Can wearing unsupportive footwear cause orthopedic issues?

The answer is YES, according to Dr. Jessica Drzewiecki, a board-certified podiatrist at Trinity Medical Orthopaedics.

Proper fitting shoes increase support for your feet, knees, and hips, all while lowering the risk of irritation and injury.

“A supportive shoe keeps the heel in its neutral, optimal position throughout the gait cycle,” says Dr. Drzewiecki. She has seen unsupportive footwear cause tendonitis, joint irritation, and stress fractures in her patients.

A Podiatrist’s Best Practices When Shopping for Shoes

Curious about what footwear features Dr. Drzewiecki would recommend if you took her shoe shopping with you? Keep reading for her advice.

Jessica Drzewiecki, DPM

Jessica Drzewiecki, DPM

Podiatrist, Trinity Medical Orthopaedics

Look for firm, less flexible, more supportive footwear.

If a patient doesn’t have any foot or ankle issues, I don’t debate them on what feels best for their foot. 

But in general, more support is better. That’s how we avoid some of those common conditions, like plantar fasciitis. 

Certain conditions might limit the type of shoes you're buying.

I say more support is better, but it does depend on pathology. If someone has a bunion, they might want some added flexibility around their toebox. If a patient has diabetes, they might want a shoe with minimal seams that cause less inflammation and irritation. 

Learn to gauge what's a supportive sneaker.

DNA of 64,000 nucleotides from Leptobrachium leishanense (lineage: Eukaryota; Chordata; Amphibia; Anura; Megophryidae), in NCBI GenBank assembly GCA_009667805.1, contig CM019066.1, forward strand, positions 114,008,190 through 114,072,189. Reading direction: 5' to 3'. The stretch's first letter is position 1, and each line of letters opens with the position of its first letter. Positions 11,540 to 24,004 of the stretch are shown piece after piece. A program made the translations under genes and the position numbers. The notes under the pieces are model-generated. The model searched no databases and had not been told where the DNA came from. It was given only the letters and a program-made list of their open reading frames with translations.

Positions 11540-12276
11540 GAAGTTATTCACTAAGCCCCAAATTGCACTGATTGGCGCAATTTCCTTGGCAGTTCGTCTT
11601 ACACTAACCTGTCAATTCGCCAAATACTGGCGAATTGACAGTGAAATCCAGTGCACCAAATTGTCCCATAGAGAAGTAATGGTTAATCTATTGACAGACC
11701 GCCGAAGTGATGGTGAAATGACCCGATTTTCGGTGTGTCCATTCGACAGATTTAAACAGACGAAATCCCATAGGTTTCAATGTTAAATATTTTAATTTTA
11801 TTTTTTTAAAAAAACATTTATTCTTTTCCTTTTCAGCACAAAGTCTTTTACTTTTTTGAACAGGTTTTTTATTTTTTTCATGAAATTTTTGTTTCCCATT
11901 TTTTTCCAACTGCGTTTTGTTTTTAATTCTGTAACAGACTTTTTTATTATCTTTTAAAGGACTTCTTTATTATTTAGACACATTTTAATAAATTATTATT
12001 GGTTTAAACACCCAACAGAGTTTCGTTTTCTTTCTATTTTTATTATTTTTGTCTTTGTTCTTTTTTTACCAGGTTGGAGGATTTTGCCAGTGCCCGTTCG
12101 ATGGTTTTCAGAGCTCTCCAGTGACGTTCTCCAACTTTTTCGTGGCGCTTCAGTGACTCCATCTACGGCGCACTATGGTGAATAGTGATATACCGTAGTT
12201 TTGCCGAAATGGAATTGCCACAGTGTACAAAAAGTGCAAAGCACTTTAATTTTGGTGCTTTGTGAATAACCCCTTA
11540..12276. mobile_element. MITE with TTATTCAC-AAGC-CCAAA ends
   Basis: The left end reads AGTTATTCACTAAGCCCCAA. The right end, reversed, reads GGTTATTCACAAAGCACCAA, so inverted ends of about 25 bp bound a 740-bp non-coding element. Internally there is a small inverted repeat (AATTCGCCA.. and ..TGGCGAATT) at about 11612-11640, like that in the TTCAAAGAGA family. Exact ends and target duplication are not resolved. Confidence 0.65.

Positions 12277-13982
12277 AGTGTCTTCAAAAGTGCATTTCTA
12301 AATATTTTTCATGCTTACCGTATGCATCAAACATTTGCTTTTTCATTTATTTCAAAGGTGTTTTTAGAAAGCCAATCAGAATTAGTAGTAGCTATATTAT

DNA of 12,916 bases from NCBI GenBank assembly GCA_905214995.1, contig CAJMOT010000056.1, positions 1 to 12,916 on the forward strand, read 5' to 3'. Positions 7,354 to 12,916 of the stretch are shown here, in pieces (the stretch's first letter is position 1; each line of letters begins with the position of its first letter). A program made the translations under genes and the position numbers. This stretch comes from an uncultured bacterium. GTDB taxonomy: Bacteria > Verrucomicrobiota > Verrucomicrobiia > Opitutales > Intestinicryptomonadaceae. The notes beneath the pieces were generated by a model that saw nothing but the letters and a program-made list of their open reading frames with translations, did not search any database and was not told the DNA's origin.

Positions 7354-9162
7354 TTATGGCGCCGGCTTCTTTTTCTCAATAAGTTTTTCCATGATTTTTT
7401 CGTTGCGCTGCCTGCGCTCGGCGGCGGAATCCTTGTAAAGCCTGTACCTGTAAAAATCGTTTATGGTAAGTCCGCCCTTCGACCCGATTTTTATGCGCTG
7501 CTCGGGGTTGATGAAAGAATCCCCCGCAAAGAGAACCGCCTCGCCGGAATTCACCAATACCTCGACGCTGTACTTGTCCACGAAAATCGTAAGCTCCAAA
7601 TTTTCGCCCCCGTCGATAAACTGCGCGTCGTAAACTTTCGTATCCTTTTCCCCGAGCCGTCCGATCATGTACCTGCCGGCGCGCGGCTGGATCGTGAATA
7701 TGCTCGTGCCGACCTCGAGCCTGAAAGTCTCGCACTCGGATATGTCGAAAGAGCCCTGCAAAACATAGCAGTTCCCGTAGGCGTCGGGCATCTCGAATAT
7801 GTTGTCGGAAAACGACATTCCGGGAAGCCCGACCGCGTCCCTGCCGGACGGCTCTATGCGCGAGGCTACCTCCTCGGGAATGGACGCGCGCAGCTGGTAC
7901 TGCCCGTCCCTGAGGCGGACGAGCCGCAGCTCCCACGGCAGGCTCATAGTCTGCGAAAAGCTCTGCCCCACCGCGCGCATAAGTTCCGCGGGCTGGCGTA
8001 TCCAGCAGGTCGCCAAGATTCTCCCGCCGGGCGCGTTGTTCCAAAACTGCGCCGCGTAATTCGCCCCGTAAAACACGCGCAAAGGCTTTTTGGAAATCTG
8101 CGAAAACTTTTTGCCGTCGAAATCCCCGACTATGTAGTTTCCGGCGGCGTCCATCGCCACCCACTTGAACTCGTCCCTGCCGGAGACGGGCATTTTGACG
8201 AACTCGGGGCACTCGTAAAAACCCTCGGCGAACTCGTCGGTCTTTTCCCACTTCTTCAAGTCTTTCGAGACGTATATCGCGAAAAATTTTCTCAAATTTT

A new sneaker should be resistant. You shouldn’t be able to push the heel and toe upwards and inwards, and likewise, you shouldn’t be able to twist and bend the length of the sneaker. 

Looking at the treads on the shoe to see how worn they are is a good way to measure wear and tear. Most people should invest in a new pair of sneakers about once a year, especially if you’re an avid walker or runner. 

When it comes to fashion, some shoes are better than others.

I realize some people gravitate toward more stylish shoes that might not necessarily have optimum support. If you try something on and have to tell yourself, “Oh, once I break this in, it’ll feel better,” that’s never a good idea. I would recommend a rounded toe over a pointy toe, and a wedge over a stiletto heel. 

Make sure you've [really] got the right size.

I see a lot of people wearing the wrong shoe size. They tell me “Oh, I’ve been wearing the same size since high school,” when really, your shoe size should increase throughout the course of your life. If it’s been a while, it’s important to get your foot size checked. 

Learn How Podiatrists Can Support Your Foot and Ankle Health

A podiatrist is a doctor that treats conditions of the foot and ankle, such as bunions, acute injuries, arthritis, deformities, and issues specific to patients with diabetes.

To view a full list of podiatrists affiliated with Catholic Health, please click here.

Make an Appointment with Dr. Drzewiecki
Call (716) 204-1101

Make an Appointment with Dr. Drzewiecki
Call (716) 204-1101